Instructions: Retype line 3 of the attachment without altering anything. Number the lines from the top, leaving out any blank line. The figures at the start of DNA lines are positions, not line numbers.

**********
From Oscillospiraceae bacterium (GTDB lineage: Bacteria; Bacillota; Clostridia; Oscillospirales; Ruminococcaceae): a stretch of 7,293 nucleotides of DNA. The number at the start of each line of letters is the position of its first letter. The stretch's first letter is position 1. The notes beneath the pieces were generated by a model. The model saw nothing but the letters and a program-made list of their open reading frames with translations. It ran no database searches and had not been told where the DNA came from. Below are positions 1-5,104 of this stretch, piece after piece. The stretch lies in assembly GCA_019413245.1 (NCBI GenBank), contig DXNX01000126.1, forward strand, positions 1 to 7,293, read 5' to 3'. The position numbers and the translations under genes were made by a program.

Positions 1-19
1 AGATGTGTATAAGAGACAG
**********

1 AGATGTGTATAAGAGACAG